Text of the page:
‘Vital’ investment or ‘shakedown’? Charlotte speaks out on $650M for Panthers stadium

Charlotte City Council members heard conflicting views from a half-filled chamber Monday on whether to contribute hundreds of millions to renovations to Bank of America Stadium.

The council held a public hearing a week ahead of its scheduled vote on Tepper Sports & Entertainment’s plan for the largest and most expensive renovation yet to the home of the Carolina Panthers and Charlotte FC. The stadium also hosts college football games, such as the Duke’s Mayo Bowl, and concerts.

The plan calls for $650 million in city money, which would come from hospitality tax revenue. That money can only be spent on a limited number of tourism-related projects. The plan includes a 20-year non-relocation agreement for both teams, though that could be bought out after 15 years.

Charlotte initially didn’t plan a public hearing — only the regular public forum on the same day as the full council’s vote. But the city held Monday’s hearing after some council members said they needed to hear more public input. Some online questioned whether the city was limiting public comment by holding the hearing during business hours on a weekday and not publicizing it more.

Hundreds also submitted their thoughts on the plan through an online form, and those comments primarily opposed the deal.

Of the 23 people who spoke Monday, 15 supported the project and six opposed it. Others offered more mixed opinions.

Those who spoke in support of public investment in the stadium said it’s essential to maintaining an asset to the city’s economy. But others questioned the plan, whether the city has been transparent about it and team owner David Tepper’s history.

Bank of America Stadium renovation plan comments

Here’s what residents said Monday about the proposal:

“These funds are specifically earmarked for hospitality-related projects, ensuring that our investment directly benefits our community,” said Vinay Patel, SREE Hotels president and CEO and Charlotte Regional Visitors Authority board member, on tourism taxes being used to fund stadium renovations.

“We’ll make it the best outdoor stadium in America, which will have tremendous impact as we compete with these other cities,” said Danny Morrison, executive director of the Charlotte Sports Foundation, on the possibility of an upgraded stadium drawing major events to Charlotte.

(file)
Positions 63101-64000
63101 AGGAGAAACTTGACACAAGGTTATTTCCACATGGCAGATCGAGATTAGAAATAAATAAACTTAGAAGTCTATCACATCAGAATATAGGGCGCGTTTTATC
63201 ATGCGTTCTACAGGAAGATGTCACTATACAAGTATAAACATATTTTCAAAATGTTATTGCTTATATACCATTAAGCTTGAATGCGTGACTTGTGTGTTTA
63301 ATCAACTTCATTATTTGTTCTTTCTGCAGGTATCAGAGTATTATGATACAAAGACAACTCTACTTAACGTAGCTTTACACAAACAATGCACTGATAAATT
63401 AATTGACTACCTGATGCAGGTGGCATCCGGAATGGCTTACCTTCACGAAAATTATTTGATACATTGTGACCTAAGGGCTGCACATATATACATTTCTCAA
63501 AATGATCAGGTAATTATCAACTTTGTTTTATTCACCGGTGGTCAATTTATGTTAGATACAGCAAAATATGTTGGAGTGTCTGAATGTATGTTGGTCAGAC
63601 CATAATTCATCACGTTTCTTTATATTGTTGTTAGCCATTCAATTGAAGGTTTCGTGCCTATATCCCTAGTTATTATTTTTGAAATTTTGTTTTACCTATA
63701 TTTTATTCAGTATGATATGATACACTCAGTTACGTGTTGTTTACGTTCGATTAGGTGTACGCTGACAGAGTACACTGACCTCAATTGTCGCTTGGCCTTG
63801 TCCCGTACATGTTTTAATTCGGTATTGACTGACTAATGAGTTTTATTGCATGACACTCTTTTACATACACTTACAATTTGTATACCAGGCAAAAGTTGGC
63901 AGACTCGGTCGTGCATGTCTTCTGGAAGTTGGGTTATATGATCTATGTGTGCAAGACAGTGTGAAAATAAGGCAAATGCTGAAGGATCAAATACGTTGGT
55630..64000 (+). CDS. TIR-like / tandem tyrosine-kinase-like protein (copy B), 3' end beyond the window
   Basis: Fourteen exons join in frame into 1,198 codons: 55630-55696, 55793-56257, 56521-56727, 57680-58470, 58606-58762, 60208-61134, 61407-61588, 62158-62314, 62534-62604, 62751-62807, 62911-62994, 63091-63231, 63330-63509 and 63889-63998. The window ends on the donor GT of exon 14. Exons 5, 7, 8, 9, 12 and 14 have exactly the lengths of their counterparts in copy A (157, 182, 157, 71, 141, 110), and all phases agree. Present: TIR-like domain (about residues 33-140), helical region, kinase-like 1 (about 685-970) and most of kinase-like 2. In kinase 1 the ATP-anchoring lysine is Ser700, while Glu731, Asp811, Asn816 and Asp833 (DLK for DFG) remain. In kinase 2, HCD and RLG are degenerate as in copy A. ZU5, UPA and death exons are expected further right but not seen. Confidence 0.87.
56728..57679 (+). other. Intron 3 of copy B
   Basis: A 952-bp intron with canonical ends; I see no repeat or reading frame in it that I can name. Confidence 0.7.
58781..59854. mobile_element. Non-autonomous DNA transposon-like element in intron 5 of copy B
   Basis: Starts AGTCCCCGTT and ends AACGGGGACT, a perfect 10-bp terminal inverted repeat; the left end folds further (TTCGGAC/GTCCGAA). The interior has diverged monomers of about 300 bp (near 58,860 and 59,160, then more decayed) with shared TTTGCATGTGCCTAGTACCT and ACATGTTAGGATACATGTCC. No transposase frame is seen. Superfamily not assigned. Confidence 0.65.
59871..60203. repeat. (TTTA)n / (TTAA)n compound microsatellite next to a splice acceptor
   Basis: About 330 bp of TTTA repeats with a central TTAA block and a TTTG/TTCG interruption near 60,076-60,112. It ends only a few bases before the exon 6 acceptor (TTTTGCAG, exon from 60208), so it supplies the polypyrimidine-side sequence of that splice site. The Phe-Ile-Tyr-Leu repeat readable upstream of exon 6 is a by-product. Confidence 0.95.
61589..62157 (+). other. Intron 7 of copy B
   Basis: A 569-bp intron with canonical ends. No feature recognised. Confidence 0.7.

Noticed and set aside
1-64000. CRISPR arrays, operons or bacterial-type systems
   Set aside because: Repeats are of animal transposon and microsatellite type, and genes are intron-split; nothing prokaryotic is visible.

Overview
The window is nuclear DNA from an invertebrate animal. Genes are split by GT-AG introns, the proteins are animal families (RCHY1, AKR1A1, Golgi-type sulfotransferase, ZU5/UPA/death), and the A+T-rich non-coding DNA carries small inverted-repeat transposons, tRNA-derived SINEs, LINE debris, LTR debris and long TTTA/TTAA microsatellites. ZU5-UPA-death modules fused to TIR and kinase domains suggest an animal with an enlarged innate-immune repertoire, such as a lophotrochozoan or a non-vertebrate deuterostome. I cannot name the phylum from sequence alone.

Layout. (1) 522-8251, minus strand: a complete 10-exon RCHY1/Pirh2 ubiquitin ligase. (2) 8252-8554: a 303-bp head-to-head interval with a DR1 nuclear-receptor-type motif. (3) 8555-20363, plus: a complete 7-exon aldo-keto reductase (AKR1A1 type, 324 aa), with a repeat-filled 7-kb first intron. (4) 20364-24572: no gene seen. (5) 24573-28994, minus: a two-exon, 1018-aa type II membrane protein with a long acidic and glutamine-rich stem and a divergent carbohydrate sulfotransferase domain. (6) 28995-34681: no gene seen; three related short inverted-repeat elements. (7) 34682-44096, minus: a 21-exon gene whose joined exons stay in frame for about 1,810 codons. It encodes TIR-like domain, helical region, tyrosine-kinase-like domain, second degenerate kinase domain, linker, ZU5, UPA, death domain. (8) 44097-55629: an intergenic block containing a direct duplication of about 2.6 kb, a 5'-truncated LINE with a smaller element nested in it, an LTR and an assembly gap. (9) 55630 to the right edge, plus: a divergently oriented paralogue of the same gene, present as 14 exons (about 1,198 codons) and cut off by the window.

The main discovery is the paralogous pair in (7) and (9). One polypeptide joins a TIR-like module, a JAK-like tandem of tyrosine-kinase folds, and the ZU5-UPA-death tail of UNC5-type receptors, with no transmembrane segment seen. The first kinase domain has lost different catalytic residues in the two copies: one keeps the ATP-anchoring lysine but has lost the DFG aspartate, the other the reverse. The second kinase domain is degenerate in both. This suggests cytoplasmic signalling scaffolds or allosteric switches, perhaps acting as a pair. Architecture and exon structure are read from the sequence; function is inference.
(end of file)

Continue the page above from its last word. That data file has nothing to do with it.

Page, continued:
“If our investment does not come with any kind of tangible financial benefit, it’s not truly an investment. It’s a shakedown,” said Charlotte resident Bobby Lord, questioning why the city would invest in a stadium it doesn’t own or get a portion of ticket sales from.

“Your handling of this has made clear transparency is anything but a priority,” said Grace Fendrick, organizer of petition in opposition to public investment in the stadium, questioning how the city has handled the process. Fendrick was among those who spoke on social media ahead of Monday’s meeting with concerns it wasn’t better publicized.

“Beyoncé thought the stadium was okay. If it’s good enough for Beyoncé, it’s good enough for half the city,” said Charlotte resident Sylvia Cobb, sharing doubts about whether stadium upgrades are a worthwhile public investment.

What’s next for Panthers plan

Mayor Vi Lyles thanked the crowd for offering an “array” of views on the proposal.

“You’ve given us a lot to think about,” she said.

The City Council didn’t vote or take any action based on Monday’s comments. It’s expected to vote on the plan June 24.

City Council approves rezoning for Panthers practice facility

City Council members also voted unanimously Monday to approve a Panthers’ rezoning petition to make way for the team’s new practice facility.

The rezoning request was for 12 acres on the east side of South Cedar Street. The Panthers want to expand their footprint with a new fieldhouse, outdoor practice fields and a fan area after announcing they would move training camp to Charlotte from Wofford College.

Some in the community had raised concerns about the project, including asking questions about whether a well-used pedestrian path would be blocked. But city staff and the team said the pathway won’t go away and instead will be widened in places.

Both city planning staff and the Charlotte-Mecklenburg Planning Commission’s Zoning Committee recommended the council approve the project.

Council member Malcolm Graham, whose District 2 includes the site, applauded the Panthers team and the community for working together to address concerns.

“This really has been a collaboration,” he said.

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